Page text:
A fresh pair of socks is a simple comfort easily taken for granted for most, but for individuals experiencing homelessness—they are a rare commodity. Currently, more than 500,000 people in the U.S. are experiencing homelessness on any given night. Being unstably housed—whether that’s couch surfing, living on the streets, or somewhere in between—often means rarely taking your shoes off, walking for most if not all of the day, and having little access to laundry facilities. And since shelters are not able to provide pre-worn socks due to hygienic reasons, that very basic need is still not met, even if some help is provided. That’s why socks are the #1 most requested clothing item in shelters.

homelessness, bombasSocks are a simple comfort not everyone has access to

When the founders of Bombas, Dave Heath and Randy Goldberg, discovered this problem, they decided to be part of the solution. Using a One Purchased = One Donated business model, Bombas helps provide not only durable, high-quality socks, but also t-shirts and underwear (the top three most requested clothing items in shelters) to those in need nationwide. These meticulously designed donation products include added features intended to offer comfort, quality, and dignity to those experiencing homelessness.

Over the years, Bombas' mission has grown into an enormous movement, with more than 75 million items donated to date and a focus on providing support and visibility to the organizations and people that empower these donations. These are the incredible individuals who are doing the hard work to support those experiencing —or at risk of—homelessness in their communities every day.

Folks like Shirley Raines, creator of Beauty 2 The Streetz. Every Saturday, Raines and her team help those experiencing homelessness on Skid Row in Los Angeles “feel human” with free makeovers, haircuts, food, gift bags and (thanks to Bombas) fresh socks. 500 pairs, every week.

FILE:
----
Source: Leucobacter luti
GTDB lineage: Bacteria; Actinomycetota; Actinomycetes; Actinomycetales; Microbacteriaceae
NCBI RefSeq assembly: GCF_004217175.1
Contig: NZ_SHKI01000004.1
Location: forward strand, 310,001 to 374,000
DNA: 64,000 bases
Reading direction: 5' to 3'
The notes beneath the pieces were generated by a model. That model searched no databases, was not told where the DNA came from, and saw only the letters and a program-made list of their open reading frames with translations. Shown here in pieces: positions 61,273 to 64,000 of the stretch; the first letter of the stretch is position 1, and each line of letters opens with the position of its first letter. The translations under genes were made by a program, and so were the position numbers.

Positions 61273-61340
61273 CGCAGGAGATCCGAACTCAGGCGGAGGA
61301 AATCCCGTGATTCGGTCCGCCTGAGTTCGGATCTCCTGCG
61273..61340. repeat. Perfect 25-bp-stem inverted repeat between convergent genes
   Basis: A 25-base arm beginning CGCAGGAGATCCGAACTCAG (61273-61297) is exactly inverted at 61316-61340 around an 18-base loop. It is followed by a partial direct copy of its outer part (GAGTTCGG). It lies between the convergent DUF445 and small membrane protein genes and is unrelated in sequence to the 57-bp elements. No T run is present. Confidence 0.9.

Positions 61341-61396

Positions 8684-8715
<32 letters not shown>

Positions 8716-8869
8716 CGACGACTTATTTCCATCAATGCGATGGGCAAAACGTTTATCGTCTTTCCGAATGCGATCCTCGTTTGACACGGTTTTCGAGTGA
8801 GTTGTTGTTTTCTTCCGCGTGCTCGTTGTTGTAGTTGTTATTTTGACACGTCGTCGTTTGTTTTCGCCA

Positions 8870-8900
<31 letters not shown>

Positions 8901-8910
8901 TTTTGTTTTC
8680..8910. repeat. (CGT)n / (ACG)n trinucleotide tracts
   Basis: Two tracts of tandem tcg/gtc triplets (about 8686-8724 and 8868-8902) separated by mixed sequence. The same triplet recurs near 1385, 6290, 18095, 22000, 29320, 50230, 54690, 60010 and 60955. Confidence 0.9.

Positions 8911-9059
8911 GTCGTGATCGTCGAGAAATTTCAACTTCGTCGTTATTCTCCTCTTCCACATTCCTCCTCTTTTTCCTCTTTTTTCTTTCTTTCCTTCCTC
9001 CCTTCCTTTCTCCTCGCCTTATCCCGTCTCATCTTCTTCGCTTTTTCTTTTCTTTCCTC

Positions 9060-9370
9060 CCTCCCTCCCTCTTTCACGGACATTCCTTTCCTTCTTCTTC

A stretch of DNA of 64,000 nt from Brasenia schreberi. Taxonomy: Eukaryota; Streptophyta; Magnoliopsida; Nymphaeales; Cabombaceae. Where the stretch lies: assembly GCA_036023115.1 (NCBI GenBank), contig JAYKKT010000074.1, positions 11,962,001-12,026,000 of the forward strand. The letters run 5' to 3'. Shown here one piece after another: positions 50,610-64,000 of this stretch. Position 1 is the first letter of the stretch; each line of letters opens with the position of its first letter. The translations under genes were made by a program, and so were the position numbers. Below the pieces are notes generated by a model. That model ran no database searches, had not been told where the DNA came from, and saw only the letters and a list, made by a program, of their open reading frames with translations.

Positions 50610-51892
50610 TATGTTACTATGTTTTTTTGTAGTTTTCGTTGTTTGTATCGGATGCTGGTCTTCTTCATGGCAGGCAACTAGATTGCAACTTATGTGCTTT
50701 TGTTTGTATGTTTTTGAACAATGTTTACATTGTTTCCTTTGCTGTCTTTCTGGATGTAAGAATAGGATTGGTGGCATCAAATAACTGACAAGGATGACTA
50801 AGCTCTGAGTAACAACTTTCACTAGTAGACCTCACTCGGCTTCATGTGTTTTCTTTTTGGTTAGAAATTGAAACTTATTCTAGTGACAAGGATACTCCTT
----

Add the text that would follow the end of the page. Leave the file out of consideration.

beauty 2 the streetz, skid row laRaines is out there helping people feel their beautiful best

Or Director of Step Forward David Pinson in Cincinnati, Ohio, who offers Bombas donations to those trying to recover from addiction. Launched in 2009, the Step Forward program encourages participation in community walking/running events in order to build confidence and discipline—two major keys to successful rehabilitation. For each marathon, runners are outfitted with special shirts, shoes—and yes, socks—to help make their goals more achievable.

step forward, helping homelessness, homeless non profitsRunning helps instill a sense of confidence and discipline—two key components of successful recovery

Help even reaches the Front Street Clinic of Juneau, Alaska, where Casey Ploof, APRN, and David Norris, RN give out free healthcare to those experiencing homelessness. Because it rains nearly 200 days a year there, it can be very common for people to get trench foot—a very serious condition that, when left untreated, can require amputation. Casey and Dave can help treat trench foot, but without fresh, clean socks, the condition returns. Luckily, their supply is abundant thanks to Bombas. As Casey shared, “people will walk across town and then walk from the valley just to come here to get more socks.”

step forward clinic, step forward alaska, homelessness alaskaWelcome to wild, beautiful and wet Alaska!

The Bombas Impact Report provides details on Bombas’s mission and is full of similar inspiring stories that show how the biggest acts of kindness can come from even the smallest packages. Since its inception in 2013, the company has built a network of over 3,500 Giving Partners in all 50 states, including shelters, nonprofits and community organizations dedicated to supporting our neighbors who are experiencing- or at risk- of homelessness.

Their success has proven that, yes, a simple pair of socks can be a helping hand, an important conversation starter and a link to humanity.

You can also be a part of the solution. Learn more and find the complete Bombas Impact Report by clicking here.